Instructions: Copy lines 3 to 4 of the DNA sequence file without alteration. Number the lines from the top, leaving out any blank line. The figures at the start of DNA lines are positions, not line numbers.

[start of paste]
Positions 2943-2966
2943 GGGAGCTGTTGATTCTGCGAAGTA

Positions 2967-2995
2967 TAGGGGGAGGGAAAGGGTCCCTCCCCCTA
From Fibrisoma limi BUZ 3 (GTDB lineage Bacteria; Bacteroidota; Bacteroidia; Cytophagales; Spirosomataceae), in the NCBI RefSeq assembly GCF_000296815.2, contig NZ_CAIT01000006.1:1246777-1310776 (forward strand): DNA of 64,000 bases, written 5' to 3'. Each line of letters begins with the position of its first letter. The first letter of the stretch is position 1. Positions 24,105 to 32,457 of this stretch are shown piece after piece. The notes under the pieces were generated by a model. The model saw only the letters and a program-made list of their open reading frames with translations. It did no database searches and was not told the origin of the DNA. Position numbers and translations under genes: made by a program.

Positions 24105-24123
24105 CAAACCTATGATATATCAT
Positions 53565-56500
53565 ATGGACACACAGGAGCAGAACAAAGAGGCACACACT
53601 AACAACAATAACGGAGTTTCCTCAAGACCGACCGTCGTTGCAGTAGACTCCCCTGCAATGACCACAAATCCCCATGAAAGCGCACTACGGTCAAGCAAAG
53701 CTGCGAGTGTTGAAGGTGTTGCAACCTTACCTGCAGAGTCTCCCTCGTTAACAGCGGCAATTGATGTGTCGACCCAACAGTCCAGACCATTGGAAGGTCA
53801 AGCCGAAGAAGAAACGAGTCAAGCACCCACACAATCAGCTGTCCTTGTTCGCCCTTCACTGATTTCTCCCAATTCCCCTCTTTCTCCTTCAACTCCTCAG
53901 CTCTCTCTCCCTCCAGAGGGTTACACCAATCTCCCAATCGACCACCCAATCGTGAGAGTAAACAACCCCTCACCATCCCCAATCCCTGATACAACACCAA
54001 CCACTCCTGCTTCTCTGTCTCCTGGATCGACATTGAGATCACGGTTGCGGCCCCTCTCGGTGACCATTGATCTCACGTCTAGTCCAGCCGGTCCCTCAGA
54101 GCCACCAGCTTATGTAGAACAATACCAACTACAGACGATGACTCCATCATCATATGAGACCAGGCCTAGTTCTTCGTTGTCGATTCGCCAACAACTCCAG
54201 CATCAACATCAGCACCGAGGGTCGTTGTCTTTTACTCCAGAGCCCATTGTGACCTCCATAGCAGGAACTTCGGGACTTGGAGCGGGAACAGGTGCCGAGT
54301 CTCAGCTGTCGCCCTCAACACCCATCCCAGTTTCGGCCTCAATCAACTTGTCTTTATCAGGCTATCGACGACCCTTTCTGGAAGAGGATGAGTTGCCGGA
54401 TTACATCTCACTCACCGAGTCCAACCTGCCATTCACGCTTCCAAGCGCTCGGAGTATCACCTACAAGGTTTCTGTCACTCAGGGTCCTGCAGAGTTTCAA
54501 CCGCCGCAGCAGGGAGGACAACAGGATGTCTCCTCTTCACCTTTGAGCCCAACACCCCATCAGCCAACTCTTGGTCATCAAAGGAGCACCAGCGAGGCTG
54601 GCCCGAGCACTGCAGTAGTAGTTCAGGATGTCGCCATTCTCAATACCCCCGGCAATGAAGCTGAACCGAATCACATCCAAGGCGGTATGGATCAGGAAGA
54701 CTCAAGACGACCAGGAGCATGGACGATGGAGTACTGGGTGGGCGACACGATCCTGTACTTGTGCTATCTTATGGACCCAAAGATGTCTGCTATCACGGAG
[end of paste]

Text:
Positions 2967-2995
2967 TAGGGGGAGGGAAAGGGTCCCTCCCCCTA